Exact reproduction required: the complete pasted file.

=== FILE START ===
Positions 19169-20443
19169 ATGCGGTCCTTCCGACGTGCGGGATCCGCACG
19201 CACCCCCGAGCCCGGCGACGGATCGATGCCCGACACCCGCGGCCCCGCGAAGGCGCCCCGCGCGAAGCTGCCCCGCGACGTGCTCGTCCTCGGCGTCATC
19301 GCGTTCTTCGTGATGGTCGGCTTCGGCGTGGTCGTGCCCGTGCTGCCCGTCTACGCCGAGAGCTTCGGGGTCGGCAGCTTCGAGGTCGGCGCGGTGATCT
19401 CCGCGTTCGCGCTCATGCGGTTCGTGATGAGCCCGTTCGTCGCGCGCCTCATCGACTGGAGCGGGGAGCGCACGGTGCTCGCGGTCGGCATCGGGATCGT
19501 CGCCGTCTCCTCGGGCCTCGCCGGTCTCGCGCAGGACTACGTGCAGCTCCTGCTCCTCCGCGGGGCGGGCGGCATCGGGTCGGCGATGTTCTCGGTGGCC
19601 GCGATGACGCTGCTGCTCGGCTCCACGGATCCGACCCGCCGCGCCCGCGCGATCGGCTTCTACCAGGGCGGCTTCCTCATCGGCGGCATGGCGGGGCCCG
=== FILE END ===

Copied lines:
Positions 19169-20443
19169 ATGCGGTCCTTCCGACGTGCGGGATCCGCACG
19201 CACCCCCGAGCCCGGCGACGGATCGATGCCCGACACCCGCGGCCCCGCGAAGGCGCCCCGCGCGAAGCTGCCCCGCGACGTGCTCGTCCTCGGCGTCATC
19301 GCGTTCTTCGTGATGGTCGGCTTCGGCGTGGTCGTGCCCGTGCTGCCCGTCTACGCCGAGAGCTTCGGGGTCGGCAGCTTCGAGGTCGGCGCGGTGATCT
19401 CCGCGTTCGCGCTCATGCGGTTCGTGATGAGCCCGTTCGTCGCGCGCCTCATCGACTGGAGCGGGGAGCGCACGGTGCTCGCGGTCGGCATCGGGATCGT
19501 CGCCGTCTCCTCGGGCCTCGCCGGTCTCGCGCAGGACTACGTGCAGCTCCTGCTCCTCCGCGGGGCGGGCGGCATCGGGTCGGCGATGTTCTCGGTGGCC
19601 GCGATGACGCTGCTGCTCGGCTCCACGGATCCGACCCGCCGCGCCCGCGCGATCGGCTTCTACCAGGGCGGCTTCCTCATCGGCGGCATGGCGGGGCCCG